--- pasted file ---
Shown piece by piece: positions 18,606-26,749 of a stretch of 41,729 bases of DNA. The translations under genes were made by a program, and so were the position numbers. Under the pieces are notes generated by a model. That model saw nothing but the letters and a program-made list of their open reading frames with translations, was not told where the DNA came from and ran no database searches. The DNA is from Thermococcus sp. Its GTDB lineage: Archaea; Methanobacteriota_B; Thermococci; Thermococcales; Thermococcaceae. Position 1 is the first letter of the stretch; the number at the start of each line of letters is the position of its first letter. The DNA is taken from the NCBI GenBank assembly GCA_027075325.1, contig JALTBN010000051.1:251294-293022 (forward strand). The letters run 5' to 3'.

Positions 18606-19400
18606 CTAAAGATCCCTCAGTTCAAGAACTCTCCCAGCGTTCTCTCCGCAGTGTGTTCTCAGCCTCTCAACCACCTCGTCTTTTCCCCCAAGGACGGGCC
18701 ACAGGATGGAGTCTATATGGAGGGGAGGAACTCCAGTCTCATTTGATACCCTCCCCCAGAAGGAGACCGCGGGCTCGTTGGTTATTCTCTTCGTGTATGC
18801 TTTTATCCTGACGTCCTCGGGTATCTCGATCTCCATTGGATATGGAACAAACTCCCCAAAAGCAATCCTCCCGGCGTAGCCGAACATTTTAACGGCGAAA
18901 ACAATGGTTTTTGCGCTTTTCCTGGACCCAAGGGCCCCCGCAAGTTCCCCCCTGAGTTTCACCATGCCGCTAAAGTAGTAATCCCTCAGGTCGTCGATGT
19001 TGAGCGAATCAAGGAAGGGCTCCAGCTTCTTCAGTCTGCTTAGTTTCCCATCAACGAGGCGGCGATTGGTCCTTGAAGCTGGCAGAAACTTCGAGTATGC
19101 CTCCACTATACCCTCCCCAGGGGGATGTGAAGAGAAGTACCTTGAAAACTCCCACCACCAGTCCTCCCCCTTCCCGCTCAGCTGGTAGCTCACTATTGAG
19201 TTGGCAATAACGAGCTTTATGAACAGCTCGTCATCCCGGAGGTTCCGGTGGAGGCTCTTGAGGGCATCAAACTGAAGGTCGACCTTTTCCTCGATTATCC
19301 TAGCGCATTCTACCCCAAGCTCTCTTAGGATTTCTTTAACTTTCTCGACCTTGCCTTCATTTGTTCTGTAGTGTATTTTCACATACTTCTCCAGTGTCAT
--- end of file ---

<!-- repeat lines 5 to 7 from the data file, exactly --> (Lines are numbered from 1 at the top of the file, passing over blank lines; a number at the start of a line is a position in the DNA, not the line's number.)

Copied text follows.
18801 TTTTATCCTGACGTCCTCGGGTATCTCGATCTCCATTGGATATGGAACAAACTCCCCAAAAGCAATCCTCCCGGCGTAGCCGAACATTTTAACGGCGAAA
18901 ACAATGGTTTTTGCGCTTTTCCTGGACCCAAGGGCCCCCGCAAGTTCCCCCCTGAGTTTCACCATGCCGCTAAAGTAGTAATCCCTCAGGTCGTCGATGT
19001 TGAGCGAATCAAGGAAGGGCTCCAGCTTCTTCAGTCTGCTTAGTTTCCCATCAACGAGGCGGCGATTGGTCCTTGAAGCTGGCAGAAACTTCGAGTATGC